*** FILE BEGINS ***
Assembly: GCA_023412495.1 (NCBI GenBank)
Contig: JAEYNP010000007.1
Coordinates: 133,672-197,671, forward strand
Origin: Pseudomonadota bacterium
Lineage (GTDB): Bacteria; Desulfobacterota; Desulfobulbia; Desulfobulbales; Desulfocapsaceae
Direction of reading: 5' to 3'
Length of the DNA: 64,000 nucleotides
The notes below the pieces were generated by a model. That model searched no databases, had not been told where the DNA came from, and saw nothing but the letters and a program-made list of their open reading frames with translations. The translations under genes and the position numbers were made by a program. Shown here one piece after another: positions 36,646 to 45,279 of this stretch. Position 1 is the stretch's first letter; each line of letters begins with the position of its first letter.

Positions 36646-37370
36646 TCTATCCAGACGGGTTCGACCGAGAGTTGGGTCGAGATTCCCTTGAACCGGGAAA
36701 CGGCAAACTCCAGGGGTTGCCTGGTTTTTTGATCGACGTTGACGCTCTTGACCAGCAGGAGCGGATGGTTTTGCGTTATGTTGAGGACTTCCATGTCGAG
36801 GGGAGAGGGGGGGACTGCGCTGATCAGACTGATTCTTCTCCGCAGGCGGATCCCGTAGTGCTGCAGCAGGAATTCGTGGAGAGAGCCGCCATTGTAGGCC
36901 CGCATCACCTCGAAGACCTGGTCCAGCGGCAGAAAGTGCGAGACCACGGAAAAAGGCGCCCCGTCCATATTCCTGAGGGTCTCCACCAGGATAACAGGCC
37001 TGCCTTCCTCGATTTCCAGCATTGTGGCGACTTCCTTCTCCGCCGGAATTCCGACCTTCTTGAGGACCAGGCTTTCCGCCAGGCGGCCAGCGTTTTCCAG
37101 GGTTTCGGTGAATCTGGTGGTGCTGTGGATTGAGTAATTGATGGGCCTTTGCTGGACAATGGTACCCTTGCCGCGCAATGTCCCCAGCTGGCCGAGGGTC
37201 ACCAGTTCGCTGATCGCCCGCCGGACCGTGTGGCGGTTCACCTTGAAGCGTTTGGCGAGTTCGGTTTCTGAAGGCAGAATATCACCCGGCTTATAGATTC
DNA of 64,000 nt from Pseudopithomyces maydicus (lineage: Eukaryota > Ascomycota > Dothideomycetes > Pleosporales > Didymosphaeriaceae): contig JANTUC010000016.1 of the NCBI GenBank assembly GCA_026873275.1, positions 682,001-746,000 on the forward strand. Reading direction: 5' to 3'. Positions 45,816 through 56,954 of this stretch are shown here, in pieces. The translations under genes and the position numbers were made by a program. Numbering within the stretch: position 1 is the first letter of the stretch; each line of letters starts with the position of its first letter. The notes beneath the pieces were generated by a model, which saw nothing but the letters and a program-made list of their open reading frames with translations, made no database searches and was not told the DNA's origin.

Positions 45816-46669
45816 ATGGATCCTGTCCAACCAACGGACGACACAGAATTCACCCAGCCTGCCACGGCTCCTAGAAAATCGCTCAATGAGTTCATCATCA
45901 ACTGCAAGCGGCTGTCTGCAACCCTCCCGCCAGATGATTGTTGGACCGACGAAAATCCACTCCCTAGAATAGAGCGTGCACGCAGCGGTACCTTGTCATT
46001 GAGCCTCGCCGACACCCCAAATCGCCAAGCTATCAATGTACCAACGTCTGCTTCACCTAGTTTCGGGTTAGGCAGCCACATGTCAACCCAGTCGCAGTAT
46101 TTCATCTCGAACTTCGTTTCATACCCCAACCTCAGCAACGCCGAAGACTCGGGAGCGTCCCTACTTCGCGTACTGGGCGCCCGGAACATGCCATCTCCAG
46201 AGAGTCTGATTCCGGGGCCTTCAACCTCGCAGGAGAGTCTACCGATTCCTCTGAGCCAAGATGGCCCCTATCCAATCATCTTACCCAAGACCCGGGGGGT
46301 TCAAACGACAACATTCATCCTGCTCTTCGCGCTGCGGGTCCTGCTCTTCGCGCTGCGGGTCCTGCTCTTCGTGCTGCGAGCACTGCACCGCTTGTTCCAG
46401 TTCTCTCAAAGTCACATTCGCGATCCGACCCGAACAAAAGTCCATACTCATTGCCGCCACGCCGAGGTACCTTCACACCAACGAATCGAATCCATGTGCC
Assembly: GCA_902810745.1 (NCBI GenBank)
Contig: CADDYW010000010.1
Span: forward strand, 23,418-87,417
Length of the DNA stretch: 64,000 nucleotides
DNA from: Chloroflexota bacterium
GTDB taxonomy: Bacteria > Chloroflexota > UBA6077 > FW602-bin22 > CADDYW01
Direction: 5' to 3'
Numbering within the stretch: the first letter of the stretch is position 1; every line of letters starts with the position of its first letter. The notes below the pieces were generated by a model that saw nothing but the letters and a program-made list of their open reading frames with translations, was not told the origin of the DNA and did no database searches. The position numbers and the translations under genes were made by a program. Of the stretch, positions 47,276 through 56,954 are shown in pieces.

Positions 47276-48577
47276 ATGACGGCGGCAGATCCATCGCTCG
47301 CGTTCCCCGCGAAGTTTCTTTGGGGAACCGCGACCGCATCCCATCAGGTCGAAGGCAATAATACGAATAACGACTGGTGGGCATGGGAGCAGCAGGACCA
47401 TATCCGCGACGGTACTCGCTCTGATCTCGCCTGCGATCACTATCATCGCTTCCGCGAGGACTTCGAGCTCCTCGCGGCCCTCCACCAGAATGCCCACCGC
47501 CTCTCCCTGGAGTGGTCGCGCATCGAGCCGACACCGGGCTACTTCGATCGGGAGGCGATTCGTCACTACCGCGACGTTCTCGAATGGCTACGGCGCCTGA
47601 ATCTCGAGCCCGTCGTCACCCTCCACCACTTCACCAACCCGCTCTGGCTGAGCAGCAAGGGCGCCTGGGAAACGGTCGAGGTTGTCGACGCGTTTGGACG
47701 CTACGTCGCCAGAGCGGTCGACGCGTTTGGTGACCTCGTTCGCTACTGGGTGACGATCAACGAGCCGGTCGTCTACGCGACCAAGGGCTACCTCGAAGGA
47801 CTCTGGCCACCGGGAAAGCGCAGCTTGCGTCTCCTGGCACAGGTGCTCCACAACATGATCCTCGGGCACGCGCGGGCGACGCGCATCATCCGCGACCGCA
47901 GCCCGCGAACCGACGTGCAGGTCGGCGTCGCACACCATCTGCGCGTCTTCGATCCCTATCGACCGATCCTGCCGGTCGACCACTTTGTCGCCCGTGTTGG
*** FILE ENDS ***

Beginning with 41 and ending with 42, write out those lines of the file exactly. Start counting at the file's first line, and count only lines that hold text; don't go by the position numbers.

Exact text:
47801 CTCTGGCCACCGGGAAAGCGCAGCTTGCGTCTCCTGGCACAGGTGCTCCACAACATGATCCTCGGGCACGCGCGGGCGACGCGCATCATCCGCGACCGCA
47901 GCCCGCGAACCGACGTGCAGGTCGGCGTCGCACACCATCTGCGCGTCTTCGATCCCTATCGACCGATCCTGCCGGTCGACCACTTTGTCGCCCGTGTTGG